Galvanic Century series, book 8
by Michael Coorlim
Verdict: Outstanding - I loved almost everything about it.
A steampunk adventure story that doesn't waste words.
It's Alton Bartleby's wedding day, and he's spending the morning -- and much of the afternoon -- getting thoroughly wasted. One might think from his behavior that he doesn't want to get married, and, in fact, he has a reputation as being a bachelor-for-life. So when a mystery of missing people comes around, his detective instincts are aroused (despite his inebriation) and he skips out on his responsibilities at the garden party to investigate.
Meanwhile, his fiancée Aldora Fiske just wants the day to end. The marriage is one of convenience, a match made to keep the idle tongues from wagging. She doesn't hate Alton, but doesn't love him. Likewise his thoughts for her.
But Aldora's adventuresome past causes a stir as the missing people mystery is resolved quite suddenly during the garden party.
March of the Cogsmen synthesizes the story elements previously explored in the Alton Bartleby/James Wainwright and Aldora Fiske novellas. It is part of the author's plan to branch out into writing longer stories.
Unfortunately, I had not the pleasure of reading the previous novellas, and I admit I had no idea what to expect. I knew the story was "steampunk" and my only experience with the genre is Scott Westerfield's Leviathan trilogy, which I won't talk about here as it's beyond the scope of this review.
In Coorlim's steampunk world, clockwork devices and aeroships are the pinnacle of modern technology. Alton's partner, James, is an engineer, and in fact some of the previous novellas are written from his perspective -- perhaps a nod to Holmes's Watson. March of the Cogsmen is written third person, like the Aldora novellas.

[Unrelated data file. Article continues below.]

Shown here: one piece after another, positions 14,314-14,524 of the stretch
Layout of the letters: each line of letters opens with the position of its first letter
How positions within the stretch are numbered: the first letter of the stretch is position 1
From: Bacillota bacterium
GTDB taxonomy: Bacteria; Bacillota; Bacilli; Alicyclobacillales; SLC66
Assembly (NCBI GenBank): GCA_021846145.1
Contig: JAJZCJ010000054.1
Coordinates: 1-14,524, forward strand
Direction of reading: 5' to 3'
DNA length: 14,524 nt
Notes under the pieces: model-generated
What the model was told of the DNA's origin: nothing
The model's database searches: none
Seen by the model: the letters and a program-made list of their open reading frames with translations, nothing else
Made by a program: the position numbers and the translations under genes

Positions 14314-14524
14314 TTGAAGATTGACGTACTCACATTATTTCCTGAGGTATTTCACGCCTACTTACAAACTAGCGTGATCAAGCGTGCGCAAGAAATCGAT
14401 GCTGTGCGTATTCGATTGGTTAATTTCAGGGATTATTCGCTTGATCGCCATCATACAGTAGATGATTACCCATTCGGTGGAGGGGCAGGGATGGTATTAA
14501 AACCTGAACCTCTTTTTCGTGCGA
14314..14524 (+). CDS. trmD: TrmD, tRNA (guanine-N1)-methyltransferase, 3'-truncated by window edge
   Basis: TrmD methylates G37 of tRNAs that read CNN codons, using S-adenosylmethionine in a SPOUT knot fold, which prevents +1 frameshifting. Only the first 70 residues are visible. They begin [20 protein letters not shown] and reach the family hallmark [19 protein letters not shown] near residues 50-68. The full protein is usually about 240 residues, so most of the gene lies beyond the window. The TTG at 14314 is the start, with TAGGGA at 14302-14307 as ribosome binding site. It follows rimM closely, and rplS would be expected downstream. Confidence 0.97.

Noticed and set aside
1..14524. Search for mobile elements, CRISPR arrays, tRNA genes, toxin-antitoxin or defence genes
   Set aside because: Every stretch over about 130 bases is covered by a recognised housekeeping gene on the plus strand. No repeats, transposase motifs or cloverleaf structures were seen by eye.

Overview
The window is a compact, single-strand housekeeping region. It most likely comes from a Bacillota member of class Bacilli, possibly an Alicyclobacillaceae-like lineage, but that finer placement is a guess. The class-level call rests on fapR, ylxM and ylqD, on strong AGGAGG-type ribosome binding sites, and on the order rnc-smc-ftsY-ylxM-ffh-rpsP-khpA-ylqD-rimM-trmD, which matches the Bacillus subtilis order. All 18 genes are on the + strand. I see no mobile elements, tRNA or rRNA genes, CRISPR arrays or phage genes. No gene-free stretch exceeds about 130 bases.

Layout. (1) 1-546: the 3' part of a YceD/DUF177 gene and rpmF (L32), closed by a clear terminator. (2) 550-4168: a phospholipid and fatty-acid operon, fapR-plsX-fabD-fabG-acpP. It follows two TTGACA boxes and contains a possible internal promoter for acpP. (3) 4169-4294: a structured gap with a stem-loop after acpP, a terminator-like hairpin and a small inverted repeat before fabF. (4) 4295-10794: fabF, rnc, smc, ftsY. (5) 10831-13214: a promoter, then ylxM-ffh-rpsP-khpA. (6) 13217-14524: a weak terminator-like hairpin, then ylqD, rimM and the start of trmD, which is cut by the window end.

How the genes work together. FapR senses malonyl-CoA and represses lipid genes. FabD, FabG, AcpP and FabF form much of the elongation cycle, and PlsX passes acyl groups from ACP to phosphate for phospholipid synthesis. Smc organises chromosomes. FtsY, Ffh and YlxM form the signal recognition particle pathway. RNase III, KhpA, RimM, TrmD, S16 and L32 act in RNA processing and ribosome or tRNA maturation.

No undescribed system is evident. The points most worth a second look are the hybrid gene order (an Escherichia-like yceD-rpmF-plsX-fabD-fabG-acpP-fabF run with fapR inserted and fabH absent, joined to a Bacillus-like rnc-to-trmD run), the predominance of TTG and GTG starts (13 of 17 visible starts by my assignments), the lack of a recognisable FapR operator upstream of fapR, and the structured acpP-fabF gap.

In this world there also exist what are called "the Resurrected" -- cadavers brought to life through immoral technology. Without spoiling too much, this is what stole my attention. The wedding begins as a normal wedding, and Aldora struck me as a normal noblewoman worrying over her fiancé's antics, and the story suddenly takes a turn for the macabre that, having no knowledge of Coorlim's works, took me by complete surprise.
I will say this: I'm behind on my reviews and it's partly Mr. Coorlim's fault! After reading this, I had to drop everything and read all of his other novellas. Having done that, I can now say that I highly recommend reading his Steampunk Omnibus, which combines all of the previous novellas in chronological order, before reading March of the Cogsmen.
I do want to mention Coorlim's writing style. His stories are novellas because he writes succinctly. He gets straight to the point, which is both a blessing and a curse. He doesn't waste time describing mundane things, but at times it feels as though there could have been more development. The ending to March of the Cogsmen felt abrupt, for example, and I would have liked to have seen more. I don't think fans will be disappointed, however -- March of the Cogsmen is much longer than any of the novella stories, and it's exciting to the end.
I'm looking forward to see where he goes with this series.
A copy of this book was provided in exchange for a review.